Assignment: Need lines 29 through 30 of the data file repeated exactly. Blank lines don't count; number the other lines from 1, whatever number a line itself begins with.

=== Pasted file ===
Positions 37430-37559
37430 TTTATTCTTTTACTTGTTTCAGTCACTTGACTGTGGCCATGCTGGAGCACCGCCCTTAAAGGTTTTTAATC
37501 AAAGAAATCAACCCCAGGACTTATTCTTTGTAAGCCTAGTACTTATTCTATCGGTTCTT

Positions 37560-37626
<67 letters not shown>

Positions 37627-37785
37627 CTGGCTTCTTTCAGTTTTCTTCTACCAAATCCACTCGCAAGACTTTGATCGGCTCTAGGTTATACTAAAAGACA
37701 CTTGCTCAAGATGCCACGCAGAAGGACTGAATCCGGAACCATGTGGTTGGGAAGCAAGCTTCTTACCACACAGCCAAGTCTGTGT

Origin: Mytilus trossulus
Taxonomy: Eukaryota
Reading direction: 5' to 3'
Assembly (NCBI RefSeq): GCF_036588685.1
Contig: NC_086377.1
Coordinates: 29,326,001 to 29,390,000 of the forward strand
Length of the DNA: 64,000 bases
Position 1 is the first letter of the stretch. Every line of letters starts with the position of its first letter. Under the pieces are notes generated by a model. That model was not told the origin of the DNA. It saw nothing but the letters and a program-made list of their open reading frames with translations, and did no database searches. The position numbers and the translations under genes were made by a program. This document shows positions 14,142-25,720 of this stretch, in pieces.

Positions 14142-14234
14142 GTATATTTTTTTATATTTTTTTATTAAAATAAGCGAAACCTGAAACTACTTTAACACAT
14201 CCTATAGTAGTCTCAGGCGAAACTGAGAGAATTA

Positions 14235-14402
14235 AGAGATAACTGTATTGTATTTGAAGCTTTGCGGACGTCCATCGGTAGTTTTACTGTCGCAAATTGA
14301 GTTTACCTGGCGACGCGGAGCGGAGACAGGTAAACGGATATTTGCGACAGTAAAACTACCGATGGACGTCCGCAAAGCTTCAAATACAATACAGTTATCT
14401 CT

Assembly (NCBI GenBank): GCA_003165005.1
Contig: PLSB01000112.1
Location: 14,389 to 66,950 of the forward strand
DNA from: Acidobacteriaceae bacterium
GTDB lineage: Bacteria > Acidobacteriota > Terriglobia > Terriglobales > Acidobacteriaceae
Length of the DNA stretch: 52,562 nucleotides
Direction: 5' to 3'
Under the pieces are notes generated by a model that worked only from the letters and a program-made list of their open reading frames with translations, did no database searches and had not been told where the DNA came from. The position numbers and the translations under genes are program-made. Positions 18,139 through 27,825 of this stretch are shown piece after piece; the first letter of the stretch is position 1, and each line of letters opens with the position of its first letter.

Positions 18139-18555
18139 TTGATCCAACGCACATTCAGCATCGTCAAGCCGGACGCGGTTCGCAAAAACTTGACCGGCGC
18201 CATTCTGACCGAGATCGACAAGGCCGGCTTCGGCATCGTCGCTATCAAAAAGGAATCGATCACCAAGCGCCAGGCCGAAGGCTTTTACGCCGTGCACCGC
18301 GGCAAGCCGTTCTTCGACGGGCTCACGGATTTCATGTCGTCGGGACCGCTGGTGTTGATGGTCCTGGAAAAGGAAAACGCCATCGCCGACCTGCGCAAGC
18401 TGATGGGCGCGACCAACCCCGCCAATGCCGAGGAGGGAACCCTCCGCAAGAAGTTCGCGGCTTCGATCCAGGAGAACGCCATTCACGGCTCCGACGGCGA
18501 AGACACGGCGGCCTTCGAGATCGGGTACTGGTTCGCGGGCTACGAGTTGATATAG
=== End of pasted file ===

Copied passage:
Length of the DNA stretch: 52,562 nucleotides
Direction: 5' to 3'